Remember the Fairness Doctrine? It was an incredibly silly policy of the FCC from 1949 to 1987 requiring some form of "equal time" to "the other side" of controversial matters of public interest. It's a dumb idea because most issues have a lot more than two sides, and simply pitting two arguments against one another tends to do little to elucidate actual truth -- but does tend to get people to dig in more. However, despite the fact that the fairness doctrine was killed more than 30 years ago, Republicans* regularly claim that it's about to be brought back.
* Our general policy is not to focus on political parties, unless it's a necessary part of the story, and in this case it is. If you look at people freaking out about the supposed return of the fairness doctrine (which is not returning) it is always coming from Republicans, stirring up their base and claiming that Democrats are trying to bring back the fairness doctrine to silence the Rush Limbaughs and Sean Hannitys of the world.
But that's why it's so bizarre that Ted Cruz has taken to the pages of Fox News... to incorrectly claim that the fairness doctrine applies to the internet based on his own tortured (i.e. dead wrong) reading of Section 230 of the Communications Decency Act. We already discussed how wrong Cruz was about CDA 230 in his questions to Mark Zuckerberg (while simultaneously noting how ridiculous Zuck's responses were).
In his Fox News op-ed, Cruz argues that if a platform is "non-neutral" it somehow loses CDA 230 protections:
Section 230 of the Communications Decency Act (CDA) states: "No provider or user of an interactive computer service shall be treated as the publisher or speaker of any information provided by another information content provider."
This is a good provision. It means that, for example, if you run a blogging platform and someone posts a terrorist threat in the comments section, you’re not treated as the person making the threat. Without Section 230, many social media networks could be functionally unable to operate.
In order to be protected by Section 230, companies like Facebook should be “neutral public forums.” On the flip side, they should be considered to be a “publisher or speaker” of user content if they pick and choose what gets published or spoken.
This is Cruz only reading Section (c)(1) of CDA 230, and totally ignoring the part right after it that says:
No provider or user of an interactive computer service shall be held liable on account of any action voluntarily taken in good faith to restrict access to or availability of material that the provider or user considers to be obscene, lewd, lascivious, filthy, excessively violent, harassing, or otherwise objectionable, whether or not such material is constitutionally protected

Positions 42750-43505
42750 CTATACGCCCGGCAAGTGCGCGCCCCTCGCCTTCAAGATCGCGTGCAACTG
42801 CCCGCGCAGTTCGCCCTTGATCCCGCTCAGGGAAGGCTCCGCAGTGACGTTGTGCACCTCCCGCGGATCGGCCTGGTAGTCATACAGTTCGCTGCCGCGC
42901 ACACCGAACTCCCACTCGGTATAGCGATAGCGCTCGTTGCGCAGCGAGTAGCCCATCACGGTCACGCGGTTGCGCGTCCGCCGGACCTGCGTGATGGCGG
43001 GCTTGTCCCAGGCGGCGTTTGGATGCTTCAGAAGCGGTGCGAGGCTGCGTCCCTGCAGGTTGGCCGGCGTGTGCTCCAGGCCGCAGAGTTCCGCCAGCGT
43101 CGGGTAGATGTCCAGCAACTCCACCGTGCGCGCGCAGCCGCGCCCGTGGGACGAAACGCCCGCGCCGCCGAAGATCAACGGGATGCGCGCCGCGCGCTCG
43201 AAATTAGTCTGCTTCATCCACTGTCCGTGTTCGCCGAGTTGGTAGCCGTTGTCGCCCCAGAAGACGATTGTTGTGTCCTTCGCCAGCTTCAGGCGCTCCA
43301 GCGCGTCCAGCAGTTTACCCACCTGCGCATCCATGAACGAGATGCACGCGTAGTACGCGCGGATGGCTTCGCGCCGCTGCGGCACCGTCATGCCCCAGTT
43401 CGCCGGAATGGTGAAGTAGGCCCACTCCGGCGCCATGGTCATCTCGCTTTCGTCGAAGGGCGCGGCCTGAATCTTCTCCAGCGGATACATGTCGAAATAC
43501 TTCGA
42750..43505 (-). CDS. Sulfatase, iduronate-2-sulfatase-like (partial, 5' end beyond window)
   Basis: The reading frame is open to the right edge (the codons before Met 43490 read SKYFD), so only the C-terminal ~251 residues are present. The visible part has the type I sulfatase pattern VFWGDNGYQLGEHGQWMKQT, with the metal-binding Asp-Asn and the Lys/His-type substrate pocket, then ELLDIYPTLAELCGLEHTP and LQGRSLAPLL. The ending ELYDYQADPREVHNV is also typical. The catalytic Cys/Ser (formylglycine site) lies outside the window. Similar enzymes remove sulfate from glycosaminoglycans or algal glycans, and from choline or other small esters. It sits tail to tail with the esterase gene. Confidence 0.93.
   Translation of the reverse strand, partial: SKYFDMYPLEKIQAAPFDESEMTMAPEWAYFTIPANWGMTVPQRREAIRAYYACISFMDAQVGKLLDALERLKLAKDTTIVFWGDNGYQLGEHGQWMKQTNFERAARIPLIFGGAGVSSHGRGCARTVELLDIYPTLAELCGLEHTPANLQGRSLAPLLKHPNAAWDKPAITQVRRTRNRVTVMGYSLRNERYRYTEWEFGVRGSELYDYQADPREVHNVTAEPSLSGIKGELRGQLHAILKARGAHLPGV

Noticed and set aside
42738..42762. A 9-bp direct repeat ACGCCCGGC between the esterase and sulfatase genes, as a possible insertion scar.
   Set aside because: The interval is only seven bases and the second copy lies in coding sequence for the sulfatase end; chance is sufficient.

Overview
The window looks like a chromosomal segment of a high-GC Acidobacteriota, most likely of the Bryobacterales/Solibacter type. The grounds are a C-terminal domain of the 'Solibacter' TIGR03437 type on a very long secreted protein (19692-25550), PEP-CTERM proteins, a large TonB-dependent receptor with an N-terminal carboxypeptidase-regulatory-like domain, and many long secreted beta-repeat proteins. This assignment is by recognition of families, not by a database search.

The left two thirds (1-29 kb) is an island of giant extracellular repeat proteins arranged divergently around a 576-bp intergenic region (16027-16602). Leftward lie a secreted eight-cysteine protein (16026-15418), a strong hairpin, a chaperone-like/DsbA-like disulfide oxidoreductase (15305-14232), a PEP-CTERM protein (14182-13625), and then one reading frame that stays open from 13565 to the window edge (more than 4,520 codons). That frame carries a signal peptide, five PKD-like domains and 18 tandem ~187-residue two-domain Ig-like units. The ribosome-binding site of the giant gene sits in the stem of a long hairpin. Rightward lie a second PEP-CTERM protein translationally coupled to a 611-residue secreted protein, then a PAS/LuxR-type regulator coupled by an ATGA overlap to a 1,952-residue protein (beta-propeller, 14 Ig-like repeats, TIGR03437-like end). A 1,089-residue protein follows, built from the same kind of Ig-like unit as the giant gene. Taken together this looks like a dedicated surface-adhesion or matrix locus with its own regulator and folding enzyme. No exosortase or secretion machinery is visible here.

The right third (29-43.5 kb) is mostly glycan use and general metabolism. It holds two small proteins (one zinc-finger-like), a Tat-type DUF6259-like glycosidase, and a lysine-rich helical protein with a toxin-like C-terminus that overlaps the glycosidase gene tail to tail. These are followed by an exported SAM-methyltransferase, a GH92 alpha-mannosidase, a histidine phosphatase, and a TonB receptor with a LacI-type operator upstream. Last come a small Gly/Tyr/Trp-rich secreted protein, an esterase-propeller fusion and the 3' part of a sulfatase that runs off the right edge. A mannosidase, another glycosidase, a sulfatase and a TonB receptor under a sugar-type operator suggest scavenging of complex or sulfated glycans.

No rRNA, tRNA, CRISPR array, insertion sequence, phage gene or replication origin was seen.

There's plenty of case law that has made it clear that moderating content on your platform doesn't make you liable under CDA 230. The very point of this section was to encourage exactly this kind of moderation. Indeed, this part of the CDA was added directly in response to the infamous Stratton Oakmont v. Prodigy case, where Prodigy was found liable for certain posts in part because it moderated other messages.
Now, you could claim that Cruz is not misreading the law -- but rather he's advocating a return to the days of that Stratton Oakmont ruling being law. After all he says "Facebook should be 'neutral public forums.'" But, that's both an impossible standard (what the hell is "neutral" in this context anyway?) and basically calling for a return to the fairness doctrone.
Republicans, who have spent years freaking out about the fairness doctrine should be really pissed off at Cruz for basically demanding not just a return of the fairness doctrine, but demanding it for all online platforms and setting it at an impossible standard.
And, of course, this is the same Cruz who has railed against the fairness doctrine itself in the past.
"You know, the Obama FCC has invoked the Fairness Doctrine a number of times with sort of wistful glances to the past. Nostalgia," he said. "You know if I had suggested years ago that the Obama administration would send government observers into the newsrooms of major media organizations, that claim would have been ridiculed. And yet that is exactly what the FCC did."
Amusingly, this was right after he railed against the Obama FCC for pushing for net neutrality.
So... to sum up Ted Cruz's views on the internet, net neutrality is evil and attack on free speech, but platform "neutrality" is necessary. How does that work? Oh, and the fairness doctrine is censorship, but Facebook needs to engage in a form of the fairness doctrine or face stifling civil liability.
It's almost as if Ted Cruz has no idea what the fuck he's talking about concerning internet regulations, free speech, neutrality and fairness -- but does know that if he hits on certain buzzwords, he's sure to fire up his base.